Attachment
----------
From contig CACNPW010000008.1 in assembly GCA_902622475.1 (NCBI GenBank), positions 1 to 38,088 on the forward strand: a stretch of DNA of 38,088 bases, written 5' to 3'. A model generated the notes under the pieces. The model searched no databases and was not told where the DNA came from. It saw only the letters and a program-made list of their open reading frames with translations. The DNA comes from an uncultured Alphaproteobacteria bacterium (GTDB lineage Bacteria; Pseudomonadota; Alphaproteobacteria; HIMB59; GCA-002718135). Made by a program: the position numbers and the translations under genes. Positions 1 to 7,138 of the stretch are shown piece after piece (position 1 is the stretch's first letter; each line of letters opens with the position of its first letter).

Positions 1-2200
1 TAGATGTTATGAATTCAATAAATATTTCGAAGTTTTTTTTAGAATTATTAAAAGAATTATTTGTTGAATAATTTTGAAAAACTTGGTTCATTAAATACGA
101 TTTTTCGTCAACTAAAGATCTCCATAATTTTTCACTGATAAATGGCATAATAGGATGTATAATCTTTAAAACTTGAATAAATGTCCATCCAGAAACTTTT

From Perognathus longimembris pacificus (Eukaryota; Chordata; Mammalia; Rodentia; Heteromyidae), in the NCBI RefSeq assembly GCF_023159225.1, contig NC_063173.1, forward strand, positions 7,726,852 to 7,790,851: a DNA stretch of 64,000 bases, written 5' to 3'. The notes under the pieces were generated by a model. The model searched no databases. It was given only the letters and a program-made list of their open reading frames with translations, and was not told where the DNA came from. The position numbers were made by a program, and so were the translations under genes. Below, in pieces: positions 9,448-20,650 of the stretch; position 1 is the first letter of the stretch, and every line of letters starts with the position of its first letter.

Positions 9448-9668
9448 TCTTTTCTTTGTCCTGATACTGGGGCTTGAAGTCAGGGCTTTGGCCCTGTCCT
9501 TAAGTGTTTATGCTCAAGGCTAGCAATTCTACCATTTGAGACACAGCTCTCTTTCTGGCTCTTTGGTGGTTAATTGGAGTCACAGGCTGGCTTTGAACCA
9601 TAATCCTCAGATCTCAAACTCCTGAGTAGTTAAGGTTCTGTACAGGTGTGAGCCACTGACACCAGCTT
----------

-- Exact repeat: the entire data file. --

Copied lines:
From contig CACNPW010000008.1 in assembly GCA_902622475.1 (NCBI GenBank), positions 1 to 38,088 on the forward strand: a stretch of DNA of 38,088 bases, written 5' to 3'. A model generated the notes under the pieces. The model searched no databases and was not told where the DNA came from. It saw only the letters and a program-made list of their open reading frames with translations. The DNA comes from an uncultured Alphaproteobacteria bacterium (GTDB lineage Bacteria; Pseudomonadota; Alphaproteobacteria; HIMB59; GCA-002718135). Made by a program: the position numbers and the translations under genes. Positions 1 to 7,138 of the stretch are shown piece after piece (position 1 is the stretch's first letter; each line of letters opens with the position of its first letter).

Positions 1-2200
1 TAGATGTTATGAATTCAATAAATATTTCGAAGTTTTTTTTAGAATTATTAAAAGAATTATTTGTTGAATAATTTTGAAAAACTTGGTTCATTAAATACGA
101 TTTTTCGTCAACTAAAGATCTCCATAATTTTTCACTGATAAATGGCATAATAGGATGTATAATCTTTAAAACTTGAATAAATGTCCATCCAGAAACTTTT

From Perognathus longimembris pacificus (Eukaryota; Chordata; Mammalia; Rodentia; Heteromyidae), in the NCBI RefSeq assembly GCF_023159225.1, contig NC_063173.1, forward strand, positions 7,726,852 to 7,790,851: a DNA stretch of 64,000 bases, written 5' to 3'. The notes under the pieces were generated by a model. The model searched no databases. It was given only the letters and a program-made list of their open reading frames with translations, and was not told where the DNA came from. The position numbers were made by a program, and so were the translations under genes. Below, in pieces: positions 9,448-20,650 of the stretch; position 1 is the first letter of the stretch, and every line of letters starts with the position of its first letter.

Positions 9448-9668
9448 TCTTTTCTTTGTCCTGATACTGGGGCTTGAAGTCAGGGCTTTGGCCCTGTCCT
9501 TAAGTGTTTATGCTCAAGGCTAGCAATTCTACCATTTGAGACACAGCTCTCTTTCTGGCTCTTTGGTGGTTAATTGGAGTCACAGGCTGGCTTTGAACCA
9601 TAATCCTCAGATCTCAAACTCCTGAGTAGTTAAGGTTCTGTACAGGTGTGAGCCACTGACACCAGCTT